Report finds they're less likely to get screening tests, so have advanced disease
THURSDAY, Dec. 20 (HealthDay News) -- People diagnosed with cancer who don't have health insurance are more likely to die because they are less likely to get screening tests and so are typically diagnosed with advanced disease, a new study from the American Cancer Society finds.
The finding proffers strong evidence that differences in cancer survival are directly related to lack of access to health care.
"If you are uninsured, and you are diagnosed with cancer, you have a 60 percent greater chance of dying from cancer than if you were insured and diagnosed with cancer," said Dr. Otis Brawley, chief medical officer at the cancer society.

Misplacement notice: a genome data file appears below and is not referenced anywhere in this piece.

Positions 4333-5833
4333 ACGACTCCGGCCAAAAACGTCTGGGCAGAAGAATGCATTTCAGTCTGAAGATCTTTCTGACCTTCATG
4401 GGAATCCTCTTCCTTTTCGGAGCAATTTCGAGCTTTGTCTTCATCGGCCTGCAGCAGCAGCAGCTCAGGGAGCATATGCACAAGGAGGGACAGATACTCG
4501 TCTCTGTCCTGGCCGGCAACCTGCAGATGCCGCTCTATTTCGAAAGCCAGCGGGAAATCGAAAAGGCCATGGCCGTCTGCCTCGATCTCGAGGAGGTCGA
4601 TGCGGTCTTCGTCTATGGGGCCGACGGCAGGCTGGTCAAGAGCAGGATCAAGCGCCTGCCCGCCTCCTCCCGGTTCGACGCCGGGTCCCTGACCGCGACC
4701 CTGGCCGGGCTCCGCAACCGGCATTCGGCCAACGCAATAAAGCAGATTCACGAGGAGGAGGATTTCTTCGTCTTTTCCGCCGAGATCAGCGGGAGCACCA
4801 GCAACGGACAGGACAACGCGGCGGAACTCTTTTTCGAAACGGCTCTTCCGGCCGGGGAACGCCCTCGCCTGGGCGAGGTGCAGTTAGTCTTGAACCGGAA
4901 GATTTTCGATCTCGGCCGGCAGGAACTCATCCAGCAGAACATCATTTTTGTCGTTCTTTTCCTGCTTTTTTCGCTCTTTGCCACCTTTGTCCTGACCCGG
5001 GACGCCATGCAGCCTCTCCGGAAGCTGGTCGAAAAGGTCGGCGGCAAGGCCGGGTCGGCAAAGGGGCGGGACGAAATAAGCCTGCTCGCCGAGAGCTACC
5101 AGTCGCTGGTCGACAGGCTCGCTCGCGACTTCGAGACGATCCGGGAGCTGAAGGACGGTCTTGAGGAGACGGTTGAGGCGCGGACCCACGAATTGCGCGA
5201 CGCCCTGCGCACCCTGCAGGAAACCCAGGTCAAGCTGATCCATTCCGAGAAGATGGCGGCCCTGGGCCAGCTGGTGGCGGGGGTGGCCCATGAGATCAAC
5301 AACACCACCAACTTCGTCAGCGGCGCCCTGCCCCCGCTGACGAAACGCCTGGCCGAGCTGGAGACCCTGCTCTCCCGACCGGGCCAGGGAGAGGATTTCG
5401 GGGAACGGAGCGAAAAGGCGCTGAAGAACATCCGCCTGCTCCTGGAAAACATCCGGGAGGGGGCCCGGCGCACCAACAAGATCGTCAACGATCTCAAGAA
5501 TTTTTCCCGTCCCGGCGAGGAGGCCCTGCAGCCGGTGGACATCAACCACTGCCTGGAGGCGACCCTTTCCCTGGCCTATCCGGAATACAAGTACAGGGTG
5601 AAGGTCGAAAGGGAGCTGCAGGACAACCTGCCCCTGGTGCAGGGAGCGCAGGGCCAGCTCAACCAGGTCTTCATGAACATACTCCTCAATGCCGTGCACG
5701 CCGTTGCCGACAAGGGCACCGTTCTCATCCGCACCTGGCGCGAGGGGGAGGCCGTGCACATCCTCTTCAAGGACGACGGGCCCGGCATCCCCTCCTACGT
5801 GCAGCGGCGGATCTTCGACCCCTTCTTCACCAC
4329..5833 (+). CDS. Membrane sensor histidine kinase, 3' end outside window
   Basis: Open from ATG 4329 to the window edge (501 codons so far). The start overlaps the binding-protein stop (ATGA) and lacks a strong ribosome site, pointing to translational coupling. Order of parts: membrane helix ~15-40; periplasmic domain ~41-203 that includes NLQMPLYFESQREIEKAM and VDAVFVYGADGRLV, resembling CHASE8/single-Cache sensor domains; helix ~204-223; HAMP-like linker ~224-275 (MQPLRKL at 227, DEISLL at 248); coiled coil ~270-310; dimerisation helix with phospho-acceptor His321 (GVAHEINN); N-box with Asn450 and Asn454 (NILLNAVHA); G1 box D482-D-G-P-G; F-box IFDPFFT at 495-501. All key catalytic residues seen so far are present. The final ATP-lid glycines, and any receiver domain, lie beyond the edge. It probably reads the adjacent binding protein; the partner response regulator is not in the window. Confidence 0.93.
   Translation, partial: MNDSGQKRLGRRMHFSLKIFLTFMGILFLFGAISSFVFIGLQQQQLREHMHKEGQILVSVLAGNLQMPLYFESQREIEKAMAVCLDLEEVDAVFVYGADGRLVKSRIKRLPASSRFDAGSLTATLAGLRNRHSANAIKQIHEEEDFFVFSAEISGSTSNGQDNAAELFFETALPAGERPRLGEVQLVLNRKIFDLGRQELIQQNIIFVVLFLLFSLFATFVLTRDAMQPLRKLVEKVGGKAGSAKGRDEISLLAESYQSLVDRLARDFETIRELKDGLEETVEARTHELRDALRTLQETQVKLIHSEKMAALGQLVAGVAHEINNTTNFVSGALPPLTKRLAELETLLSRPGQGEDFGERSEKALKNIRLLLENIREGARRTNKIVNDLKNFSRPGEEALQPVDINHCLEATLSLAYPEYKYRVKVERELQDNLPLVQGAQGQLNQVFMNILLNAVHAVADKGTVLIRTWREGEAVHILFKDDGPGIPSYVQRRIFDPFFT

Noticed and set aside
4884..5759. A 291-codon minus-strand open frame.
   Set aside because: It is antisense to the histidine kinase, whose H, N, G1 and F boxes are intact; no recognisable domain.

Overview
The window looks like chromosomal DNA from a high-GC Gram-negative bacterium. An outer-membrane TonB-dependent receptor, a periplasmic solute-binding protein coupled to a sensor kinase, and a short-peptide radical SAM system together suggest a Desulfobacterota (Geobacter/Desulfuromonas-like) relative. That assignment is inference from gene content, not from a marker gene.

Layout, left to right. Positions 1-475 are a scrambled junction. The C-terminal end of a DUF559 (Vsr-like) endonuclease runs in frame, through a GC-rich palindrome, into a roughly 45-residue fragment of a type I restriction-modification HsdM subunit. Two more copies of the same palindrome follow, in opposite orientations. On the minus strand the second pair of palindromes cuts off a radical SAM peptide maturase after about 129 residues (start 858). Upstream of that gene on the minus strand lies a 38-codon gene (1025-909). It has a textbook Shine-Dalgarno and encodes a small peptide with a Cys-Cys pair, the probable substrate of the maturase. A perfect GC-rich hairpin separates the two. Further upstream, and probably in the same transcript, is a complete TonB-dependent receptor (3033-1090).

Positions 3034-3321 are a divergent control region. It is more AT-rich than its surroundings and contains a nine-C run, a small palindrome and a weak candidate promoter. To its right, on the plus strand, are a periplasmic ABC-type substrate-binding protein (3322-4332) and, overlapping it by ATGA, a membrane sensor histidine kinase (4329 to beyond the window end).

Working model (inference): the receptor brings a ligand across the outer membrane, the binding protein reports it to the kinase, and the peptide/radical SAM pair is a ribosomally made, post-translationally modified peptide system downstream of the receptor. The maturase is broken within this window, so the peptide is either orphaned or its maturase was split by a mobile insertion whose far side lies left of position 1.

This dichotomy is true for all of the 18 cancers the researchers looked at, Brawley said. "There is not a cohort of insured and a cohort of uninsured cancer patients that have the same five-year survival," he said. "It's always the uninsured who do worse."
Part of the problem is that uninsured people don't have access to screenings, Brawley said. "But part of it is that uninsured people don't have access to the best doctors or have access to good doctors who are overwhelmed. The end result is the quality of care the poor folks get is not as good as the quality of care of the wealthier or the insured," he said.
There are also people who are underinsured, Brawley said. While these people have access to care, high co-pays and deductibles make the care unaffordable, particularly high-priced chemotherapy drugs, he noted.
"Where it becomes frightening and morally reprehensible is people who have significant pain and can't get narcotics and other pain medications they need, because they can't afford them," Brawley said.
People don't realize they are underinsured until after they have gotten sick, Brawley said. "There are a substantial number of Americans who don't r
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